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Juniors Fish For Victims This Summer Print E-mail
By Jennifer Shahade   
June 17, 2009
11-year-old expert Kayden Troff with one of his victims!

As kids around the country get excited for the summer, chess kids get ready for some serious practice, and training.  Meanwhile, the Cadet Championships are set to take place from in USCF headquarters in Crossville, TN from July 7-10. The U.S. Junior Open and Closed has moved  from Waukesha to Milwaukee, WI but will still take place on the previously announced dates, July 10-17. This year's Junior Closed, unlike last year's, will feature some of the very best Under 21 players in the country. Look for the full scoop very soon on CLO.

Summer camps are also in session! Two ten-year-old American experts, Luke Harmon of Idaho and Kayden Troff (Kayden just turned 11 but topped the latest top 10-year-old list ) of Utah both will be attending the July session of the U.S. Chess School in New York with GM Alexander Onischuk. Yury Shulman's first summer camp just kicked off, also with Onischuk. Read about more summer chess camps in Alexey Root's summary, or check out the listings.

Kayden Troff, like Harmon, has his own chess website. Troff is very serious about chess, as his recent improvement should make clear. Kayden learned at the age of three from his father and is home-schooled to allow for an intensive chess training program including 6-7 hours of daily study. Troff also had a good tournament at the National Open, raising his rating all the way up to 2062.   Check out a press release by Damian Nash on Kayden's topping the 10-year-old list.

Kayden's website includes info on his achievements, personal photos and thoughts and sponsorship information. Kayden also offers his own tips on playing chess, including, "TO REALLY GET GOOD AT CHESS, YOU HAVE TO REALLY LIKE IT." Kayden's favorite players are GMs Gregory Kaidanov and Nigel Davies, and one of his favorite books is Jeremy Silman's, How to Reassess Your Chess.

Kayden's father, Dan also described his son's intensive training program and how they combine chess work with home-schooling and physical exercise: "He gets up at 7am and does some reading together with the family.  He then studies his favorite openings on ChessBase while he is eating breakfast and he continues to study ChessBase for about an hour.  He then logs into Improveyourchess.com and does 45 problems in the advanced section of the Chess Gym.  This usually lasts about 1/2 hour.  He then does 50 problems at random (from the 2300 problems) in the testing section of the Convekta Endgame module with 85-95% accuracy.  After this he does math. He then works on physical fitness where he will run 1-2 miles or he may do Dance, Dance Revolution, the Wii Fit or play basketball against his older brother. He tries to do something very active to help him train for the longer over the board tournaments. After lunch he reads and does Science." The evening concludes with more ICC and debating the day's chess with Rykba!  Does some of this sound familiar? CLO also wrote about Luke Harmon Vellotti's training program about a year ago.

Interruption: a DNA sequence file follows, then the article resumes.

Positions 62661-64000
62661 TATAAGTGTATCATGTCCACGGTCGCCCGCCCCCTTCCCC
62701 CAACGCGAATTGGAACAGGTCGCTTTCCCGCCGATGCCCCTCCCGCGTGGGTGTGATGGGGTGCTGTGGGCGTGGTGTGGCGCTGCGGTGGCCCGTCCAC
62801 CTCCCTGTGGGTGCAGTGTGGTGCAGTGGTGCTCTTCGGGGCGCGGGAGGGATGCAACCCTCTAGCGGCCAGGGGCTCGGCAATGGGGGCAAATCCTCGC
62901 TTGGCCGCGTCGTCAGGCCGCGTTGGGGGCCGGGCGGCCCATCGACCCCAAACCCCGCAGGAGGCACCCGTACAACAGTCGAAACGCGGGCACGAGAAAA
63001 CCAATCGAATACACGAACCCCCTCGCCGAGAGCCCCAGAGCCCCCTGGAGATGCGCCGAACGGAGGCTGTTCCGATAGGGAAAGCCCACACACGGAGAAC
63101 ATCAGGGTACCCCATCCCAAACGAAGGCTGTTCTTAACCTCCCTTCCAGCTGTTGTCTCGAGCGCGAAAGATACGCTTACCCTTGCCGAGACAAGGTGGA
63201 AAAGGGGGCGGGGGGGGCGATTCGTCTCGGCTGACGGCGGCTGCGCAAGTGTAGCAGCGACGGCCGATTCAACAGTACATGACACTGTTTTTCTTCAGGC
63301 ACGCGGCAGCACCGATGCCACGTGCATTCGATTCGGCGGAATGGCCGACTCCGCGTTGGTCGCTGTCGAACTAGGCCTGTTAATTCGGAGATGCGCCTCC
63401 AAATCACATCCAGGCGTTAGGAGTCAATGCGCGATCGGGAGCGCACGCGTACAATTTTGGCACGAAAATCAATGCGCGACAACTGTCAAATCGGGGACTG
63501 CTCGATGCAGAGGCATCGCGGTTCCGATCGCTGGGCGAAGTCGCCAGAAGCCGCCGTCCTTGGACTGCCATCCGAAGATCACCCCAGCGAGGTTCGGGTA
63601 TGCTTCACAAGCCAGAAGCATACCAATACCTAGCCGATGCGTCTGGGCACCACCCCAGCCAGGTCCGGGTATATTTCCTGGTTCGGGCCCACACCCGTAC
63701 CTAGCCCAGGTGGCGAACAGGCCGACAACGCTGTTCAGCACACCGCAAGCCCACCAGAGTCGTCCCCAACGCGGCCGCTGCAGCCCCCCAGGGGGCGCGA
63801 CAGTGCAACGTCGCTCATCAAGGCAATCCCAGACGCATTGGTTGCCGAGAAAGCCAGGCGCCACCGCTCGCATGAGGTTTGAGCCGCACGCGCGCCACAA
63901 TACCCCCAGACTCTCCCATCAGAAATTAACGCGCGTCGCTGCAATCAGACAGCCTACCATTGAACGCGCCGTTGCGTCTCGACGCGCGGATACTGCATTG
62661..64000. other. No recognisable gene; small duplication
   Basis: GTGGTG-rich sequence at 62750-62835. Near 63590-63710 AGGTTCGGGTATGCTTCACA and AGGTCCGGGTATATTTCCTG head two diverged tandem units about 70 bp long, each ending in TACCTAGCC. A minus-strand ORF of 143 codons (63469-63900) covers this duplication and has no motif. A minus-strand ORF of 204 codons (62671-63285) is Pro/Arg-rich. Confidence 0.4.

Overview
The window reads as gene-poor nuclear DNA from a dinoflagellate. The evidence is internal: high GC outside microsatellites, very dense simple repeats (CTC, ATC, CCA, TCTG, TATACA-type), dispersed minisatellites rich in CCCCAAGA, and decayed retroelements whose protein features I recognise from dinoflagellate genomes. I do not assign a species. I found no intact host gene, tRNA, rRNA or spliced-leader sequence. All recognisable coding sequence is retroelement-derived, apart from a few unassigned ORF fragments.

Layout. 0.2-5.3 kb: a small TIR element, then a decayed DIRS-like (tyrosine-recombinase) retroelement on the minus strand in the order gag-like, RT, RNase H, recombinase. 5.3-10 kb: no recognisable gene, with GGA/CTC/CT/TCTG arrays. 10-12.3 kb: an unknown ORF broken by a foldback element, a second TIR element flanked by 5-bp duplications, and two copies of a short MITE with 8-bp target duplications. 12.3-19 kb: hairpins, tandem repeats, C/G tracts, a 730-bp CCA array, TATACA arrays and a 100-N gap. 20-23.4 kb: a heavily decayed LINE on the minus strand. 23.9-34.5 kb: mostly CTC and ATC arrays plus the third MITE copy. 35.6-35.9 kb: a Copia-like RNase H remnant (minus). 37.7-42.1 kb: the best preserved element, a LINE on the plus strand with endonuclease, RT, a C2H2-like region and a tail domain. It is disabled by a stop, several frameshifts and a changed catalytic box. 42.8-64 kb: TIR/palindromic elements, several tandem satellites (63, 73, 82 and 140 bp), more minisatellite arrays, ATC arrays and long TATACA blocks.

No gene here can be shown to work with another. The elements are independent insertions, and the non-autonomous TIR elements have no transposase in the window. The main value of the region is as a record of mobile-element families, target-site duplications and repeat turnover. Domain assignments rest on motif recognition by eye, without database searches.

Here is a win by Kayden in a quick game tournament on World Chess Live, over IM Alex Lenderman.


Luke Harmon in the G/10, playing against WIM Alisa Melekhina

Harmon-Vellotti also  had a great run in Las Vegas, defeating GM Dmitry Gurevich and WIM Alisa Melekhina in the G/10. He went on to score 3 out of 6 in the Open Section of the National Open including wins over two masters.


Another youngster who has been making waves in time for a hot summer is Darwin Yang. The 12-year-old scored 4 out of 7 in the Chicago Open to earn his highest rating ever, 2354. He lost a few of those points in the National Open, but the World Youth bronze medalist is still comfortably over 2300.


Stay tuned to CLO for reports from the Cadet, the U.S. Junior Closed, the U.S. Chess School, and of course the results of our top juniors in the major events of the summer including the World Open, the U.S. Class Championships and the U.S. Open. This article is not meant to be comprehensive, so also please feel free to comment on the success of other rising youth players.